Committed to PEOPLE'S RIGHT TO KNOW
Vol. 5 Num 363 Mon. June 06, 2005  
   
Star City


Parjatan's Ashulia river cruise fails to attract tourists


Bangladesh Parjatan Corporation (BPC)'s regular river cruise programme from Ashulia landing station failed to attract tourists after a month of its inauguration.

BPC inaugurated the service by ML Shalook, a double-decker launch on May 1 after Bangladesh Inland Water Transport Association (BIWTA) opened a 29 kilometer long circular water way from Sadarghat to Ashulia.

"We expected that city people would rush to enjoy the cruise as they have hardly any place to go," said a high official of BPC. "But it did not happen."

ML Shalook brought to Ashulia from BPC's floating restaurant Mary Anderson has a seating capacity of 72 persons and dining capacity of 24 persons.

BPC offers three different cruise programmes for tourists. The first one is seven-hour Dhaka-Ashulia-Pagla-Ashulia-Dhaka trip that costs Tk 875 per

person including breakfast and lunch. It needs booking of at least 40 persons.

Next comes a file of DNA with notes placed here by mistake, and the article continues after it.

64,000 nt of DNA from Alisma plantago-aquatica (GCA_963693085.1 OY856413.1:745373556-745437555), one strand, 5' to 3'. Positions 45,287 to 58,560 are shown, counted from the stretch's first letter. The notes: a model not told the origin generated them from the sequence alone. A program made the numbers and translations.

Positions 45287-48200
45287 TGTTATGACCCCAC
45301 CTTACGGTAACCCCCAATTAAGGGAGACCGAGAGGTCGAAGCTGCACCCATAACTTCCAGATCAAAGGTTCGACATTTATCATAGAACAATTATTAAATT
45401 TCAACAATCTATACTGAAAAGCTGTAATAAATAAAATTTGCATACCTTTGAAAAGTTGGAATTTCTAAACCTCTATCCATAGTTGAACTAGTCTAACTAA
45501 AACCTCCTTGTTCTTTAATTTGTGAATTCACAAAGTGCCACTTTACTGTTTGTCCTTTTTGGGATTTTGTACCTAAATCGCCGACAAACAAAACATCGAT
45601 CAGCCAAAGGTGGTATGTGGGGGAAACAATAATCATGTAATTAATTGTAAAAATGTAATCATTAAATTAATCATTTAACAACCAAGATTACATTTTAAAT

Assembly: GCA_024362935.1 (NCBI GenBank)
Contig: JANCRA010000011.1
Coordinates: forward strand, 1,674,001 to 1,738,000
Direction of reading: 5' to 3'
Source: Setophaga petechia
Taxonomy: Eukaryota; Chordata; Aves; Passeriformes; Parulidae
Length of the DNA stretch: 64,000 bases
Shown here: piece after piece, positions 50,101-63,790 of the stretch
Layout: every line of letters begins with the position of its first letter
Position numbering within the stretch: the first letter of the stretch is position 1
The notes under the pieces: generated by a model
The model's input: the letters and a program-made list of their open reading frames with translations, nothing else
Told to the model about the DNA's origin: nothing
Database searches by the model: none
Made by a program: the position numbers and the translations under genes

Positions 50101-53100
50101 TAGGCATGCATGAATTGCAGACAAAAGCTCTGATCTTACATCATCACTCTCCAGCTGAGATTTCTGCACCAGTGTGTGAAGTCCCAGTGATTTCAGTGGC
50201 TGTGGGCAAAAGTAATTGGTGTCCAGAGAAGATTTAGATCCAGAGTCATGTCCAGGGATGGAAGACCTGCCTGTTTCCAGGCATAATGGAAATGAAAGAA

The second one is a two-hour long trip in the Ashulia water body that costs a person Tk 200. The third one costs Tk 100 per person for an hour long trip. Both the cruises need minimum 25 persons and on the spot booking.

There is another two-hour cruise offered for students that costs Tk 110 per person including refreshments. Prior booking of minimum 40 person is required for it.

The BPC official said BPC is sending letters to educational institutions offering lower charge for the cruise to popularise it among students.

The officials in charge of the river cruise programme said on average only seven passengers turn up a day to take a trip by the vessel. "There are days when not a single passenger comes," said one of them.

He said that operating the vessel with inadequate passengers is not commercial viable. The fuel cost is at least Tk 1,000 per hour," he said.

The official said they even sometimes run the second cruise in Ashulia with two or three persons. "We are doing this only to popularise the river cruise."

Most of the city dwellers are unaware of the cruise programmes. Some of them say the charges are too high while some doubt about security on the vessel.

BPC officials however attributed the lukewarm interest of tourists to lack of advertisement, heat wave and dried water body. "This is summer. Tourists may show interests in the rainy season," said an official.

The official replied in negative when asked if there is any chance of reducing the charge. "How can we reduce it when fuel price has been hiked."

Picture
ML Shalook, Partajan's river cruise operates sans adequate passengers. PHOTO: STAR